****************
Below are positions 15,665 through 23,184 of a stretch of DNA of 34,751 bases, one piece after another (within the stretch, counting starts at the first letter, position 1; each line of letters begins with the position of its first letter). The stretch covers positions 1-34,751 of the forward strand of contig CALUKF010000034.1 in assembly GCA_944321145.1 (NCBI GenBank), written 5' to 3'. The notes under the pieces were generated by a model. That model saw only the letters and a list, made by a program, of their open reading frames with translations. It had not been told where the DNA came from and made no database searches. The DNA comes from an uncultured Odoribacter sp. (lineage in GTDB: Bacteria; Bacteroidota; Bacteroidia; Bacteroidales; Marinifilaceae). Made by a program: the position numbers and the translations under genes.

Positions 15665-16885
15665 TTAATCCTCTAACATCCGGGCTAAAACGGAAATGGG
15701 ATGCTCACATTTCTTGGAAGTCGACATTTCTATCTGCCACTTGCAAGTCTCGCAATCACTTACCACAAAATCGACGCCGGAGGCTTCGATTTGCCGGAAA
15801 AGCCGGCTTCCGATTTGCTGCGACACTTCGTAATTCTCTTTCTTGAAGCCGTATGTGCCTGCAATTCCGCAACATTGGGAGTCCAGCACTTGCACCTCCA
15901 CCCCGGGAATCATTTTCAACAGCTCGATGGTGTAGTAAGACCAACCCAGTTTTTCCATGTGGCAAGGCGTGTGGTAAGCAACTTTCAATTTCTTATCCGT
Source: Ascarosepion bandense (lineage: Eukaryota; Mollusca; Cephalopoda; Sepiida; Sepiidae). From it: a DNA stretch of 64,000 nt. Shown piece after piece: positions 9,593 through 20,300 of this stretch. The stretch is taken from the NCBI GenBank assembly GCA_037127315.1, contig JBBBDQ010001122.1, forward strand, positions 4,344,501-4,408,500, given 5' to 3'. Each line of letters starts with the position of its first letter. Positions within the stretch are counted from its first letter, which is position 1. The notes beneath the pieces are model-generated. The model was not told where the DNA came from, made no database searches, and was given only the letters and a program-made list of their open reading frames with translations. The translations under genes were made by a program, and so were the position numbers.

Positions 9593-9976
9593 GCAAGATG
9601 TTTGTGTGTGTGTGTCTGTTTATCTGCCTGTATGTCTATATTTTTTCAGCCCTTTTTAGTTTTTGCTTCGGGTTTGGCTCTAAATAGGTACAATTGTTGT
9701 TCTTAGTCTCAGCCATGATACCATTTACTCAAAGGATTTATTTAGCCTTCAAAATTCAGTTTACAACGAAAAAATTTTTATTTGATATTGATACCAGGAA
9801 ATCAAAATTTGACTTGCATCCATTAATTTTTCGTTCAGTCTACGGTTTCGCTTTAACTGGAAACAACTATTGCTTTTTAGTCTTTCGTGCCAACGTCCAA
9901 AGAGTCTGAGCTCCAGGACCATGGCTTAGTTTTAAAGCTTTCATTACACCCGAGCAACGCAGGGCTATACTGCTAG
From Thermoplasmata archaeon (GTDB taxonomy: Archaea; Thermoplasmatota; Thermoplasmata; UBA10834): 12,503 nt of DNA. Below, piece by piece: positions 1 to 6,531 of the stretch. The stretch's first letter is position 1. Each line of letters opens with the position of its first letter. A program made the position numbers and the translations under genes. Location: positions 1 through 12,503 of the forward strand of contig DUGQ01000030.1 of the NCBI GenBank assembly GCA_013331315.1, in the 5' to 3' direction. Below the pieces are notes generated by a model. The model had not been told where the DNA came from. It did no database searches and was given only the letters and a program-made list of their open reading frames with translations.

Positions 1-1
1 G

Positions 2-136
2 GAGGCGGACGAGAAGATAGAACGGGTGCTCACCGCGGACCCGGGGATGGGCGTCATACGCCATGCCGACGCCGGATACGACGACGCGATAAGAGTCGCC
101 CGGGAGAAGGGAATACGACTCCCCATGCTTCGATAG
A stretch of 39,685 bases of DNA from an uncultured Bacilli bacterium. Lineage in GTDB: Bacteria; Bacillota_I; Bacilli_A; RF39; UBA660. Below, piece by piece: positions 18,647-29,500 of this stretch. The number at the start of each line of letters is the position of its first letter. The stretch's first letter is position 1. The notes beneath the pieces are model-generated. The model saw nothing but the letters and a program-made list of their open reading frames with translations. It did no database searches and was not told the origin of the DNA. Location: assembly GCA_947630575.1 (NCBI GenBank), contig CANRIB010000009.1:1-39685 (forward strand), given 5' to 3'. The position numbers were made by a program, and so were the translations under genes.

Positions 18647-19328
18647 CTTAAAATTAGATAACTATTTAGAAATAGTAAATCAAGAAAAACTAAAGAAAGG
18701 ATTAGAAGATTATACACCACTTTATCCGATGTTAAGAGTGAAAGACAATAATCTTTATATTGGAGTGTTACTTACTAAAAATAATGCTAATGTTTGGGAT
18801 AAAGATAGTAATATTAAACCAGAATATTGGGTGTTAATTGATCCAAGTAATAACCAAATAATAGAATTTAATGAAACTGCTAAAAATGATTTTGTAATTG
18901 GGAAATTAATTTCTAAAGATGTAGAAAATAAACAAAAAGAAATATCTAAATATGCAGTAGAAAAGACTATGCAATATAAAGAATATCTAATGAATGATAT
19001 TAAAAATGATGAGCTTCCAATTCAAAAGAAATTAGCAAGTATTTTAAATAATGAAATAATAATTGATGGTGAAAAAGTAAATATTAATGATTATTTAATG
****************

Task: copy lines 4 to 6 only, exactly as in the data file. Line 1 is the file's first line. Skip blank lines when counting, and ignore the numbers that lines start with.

15701 ATGCTCACATTTCTTGGAAGTCGACATTTCTATCTGCCACTTGCAAGTCTCGCAATCACTTACCACAAAATCGACGCCGGAGGCTTCGATTTGCCGGAAA
15801 AGCCGGCTTCCGATTTGCTGCGACACTTCGTAATTCTCTTTCTTGAAGCCGTATGTGCCTGCAATTCCGCAACATTGGGAGTCCAGCACTTGCACCTCCA
15901 CCCCGGGAATCATTTTCAACAGCTCGATGGTGTAGTAAGACCAACCCAGTTTTTCCATGTGGCAAGGCGTGTGGTAAGCAACTTTCAATTTCTTATCCGT